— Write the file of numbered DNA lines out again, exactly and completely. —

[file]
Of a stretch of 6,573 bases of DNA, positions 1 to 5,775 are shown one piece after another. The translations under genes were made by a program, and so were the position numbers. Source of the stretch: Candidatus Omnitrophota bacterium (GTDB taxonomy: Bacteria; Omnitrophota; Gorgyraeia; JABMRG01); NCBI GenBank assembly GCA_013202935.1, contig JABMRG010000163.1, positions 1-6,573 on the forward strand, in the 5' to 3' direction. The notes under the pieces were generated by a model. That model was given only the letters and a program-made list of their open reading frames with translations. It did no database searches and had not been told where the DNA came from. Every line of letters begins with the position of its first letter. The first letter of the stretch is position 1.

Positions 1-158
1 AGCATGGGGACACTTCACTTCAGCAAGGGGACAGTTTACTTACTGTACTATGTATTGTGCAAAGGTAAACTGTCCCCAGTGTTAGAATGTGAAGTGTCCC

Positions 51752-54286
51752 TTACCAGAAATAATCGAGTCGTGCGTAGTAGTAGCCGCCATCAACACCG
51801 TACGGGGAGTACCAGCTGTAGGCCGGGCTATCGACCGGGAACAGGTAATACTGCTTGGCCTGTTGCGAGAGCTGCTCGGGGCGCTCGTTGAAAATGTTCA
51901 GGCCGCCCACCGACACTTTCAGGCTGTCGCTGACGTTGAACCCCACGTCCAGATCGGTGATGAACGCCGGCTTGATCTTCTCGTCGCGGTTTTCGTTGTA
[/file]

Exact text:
Of a stretch of 6,573 bases of DNA, positions 1 to 5,775 are shown one piece after another. The translations under genes were made by a program, and so were the position numbers. Source of the stretch: Candidatus Omnitrophota bacterium (GTDB taxonomy: Bacteria; Omnitrophota; Gorgyraeia; JABMRG01); NCBI GenBank assembly GCA_013202935.1, contig JABMRG010000163.1, positions 1-6,573 on the forward strand, in the 5' to 3' direction. The notes under the pieces were generated by a model. That model was given only the letters and a program-made list of their open reading frames with translations. It did no database searches and had not been told where the DNA came from. Every line of letters begins with the position of its first letter. The first letter of the stretch is position 1.

Positions 1-158
1 AGCATGGGGACACTTCACTTCAGCAAGGGGACAGTTTACTTACTGTACTATGTATTGTGCAAAGGTAAACTGTCCCCAGTGTTAGAATGTGAAGTGTCCC

Positions 51752-54286
51752 TTACCAGAAATAATCGAGTCGTGCGTAGTAGTAGCCGCCATCAACACCG
51801 TACGGGGAGTACCAGCTGTAGGCCGGGCTATCGACCGGGAACAGGTAATACTGCTTGGCCTGTTGCGAGAGCTGCTCGGGGCGCTCGTTGAAAATGTTCA
51901 GGCCGCCCACCGACACTTTCAGGCTGTCGCTGACGTTGAACCCCACGTCCAGATCGGTGATGAACGCCGGCTTGATCTTCTCGTCGCGGTTTTCGTTGTA